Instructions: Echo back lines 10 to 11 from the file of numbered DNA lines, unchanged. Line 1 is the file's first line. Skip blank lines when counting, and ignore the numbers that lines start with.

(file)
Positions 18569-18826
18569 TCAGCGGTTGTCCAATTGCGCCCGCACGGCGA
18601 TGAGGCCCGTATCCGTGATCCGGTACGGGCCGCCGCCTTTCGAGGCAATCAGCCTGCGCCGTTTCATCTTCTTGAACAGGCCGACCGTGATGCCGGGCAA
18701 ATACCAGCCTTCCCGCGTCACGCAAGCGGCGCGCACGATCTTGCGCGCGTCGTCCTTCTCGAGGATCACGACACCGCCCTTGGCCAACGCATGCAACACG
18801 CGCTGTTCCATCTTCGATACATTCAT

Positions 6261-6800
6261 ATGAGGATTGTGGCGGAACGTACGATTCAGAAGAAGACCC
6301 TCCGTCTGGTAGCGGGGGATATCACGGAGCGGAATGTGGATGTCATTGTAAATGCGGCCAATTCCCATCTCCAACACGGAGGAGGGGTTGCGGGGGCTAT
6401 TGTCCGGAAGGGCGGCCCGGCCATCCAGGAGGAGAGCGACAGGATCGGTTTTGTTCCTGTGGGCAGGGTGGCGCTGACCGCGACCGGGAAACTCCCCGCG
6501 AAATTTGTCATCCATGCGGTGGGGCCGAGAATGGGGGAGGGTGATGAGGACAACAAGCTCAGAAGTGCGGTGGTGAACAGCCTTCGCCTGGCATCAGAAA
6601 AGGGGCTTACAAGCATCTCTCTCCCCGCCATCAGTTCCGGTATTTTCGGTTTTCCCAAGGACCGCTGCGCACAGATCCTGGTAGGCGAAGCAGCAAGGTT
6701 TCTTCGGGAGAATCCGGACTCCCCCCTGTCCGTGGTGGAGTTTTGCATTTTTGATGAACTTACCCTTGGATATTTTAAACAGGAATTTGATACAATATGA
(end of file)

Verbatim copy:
6501 AAATTTGTCATCCATGCGGTGGGGCCGAGAATGGGGGAGGGTGATGAGGACAACAAGCTCAGAAGTGCGGTGGTGAACAGCCTTCGCCTGGCATCAGAAA
6601 AGGGGCTTACAAGCATCTCTCTCCCCGCCATCAGTTCCGGTATTTTCGGTTTTCCCAAGGACCGCTGCGCACAGATCCTGGTAGGCGAAGCAGCAAGGTT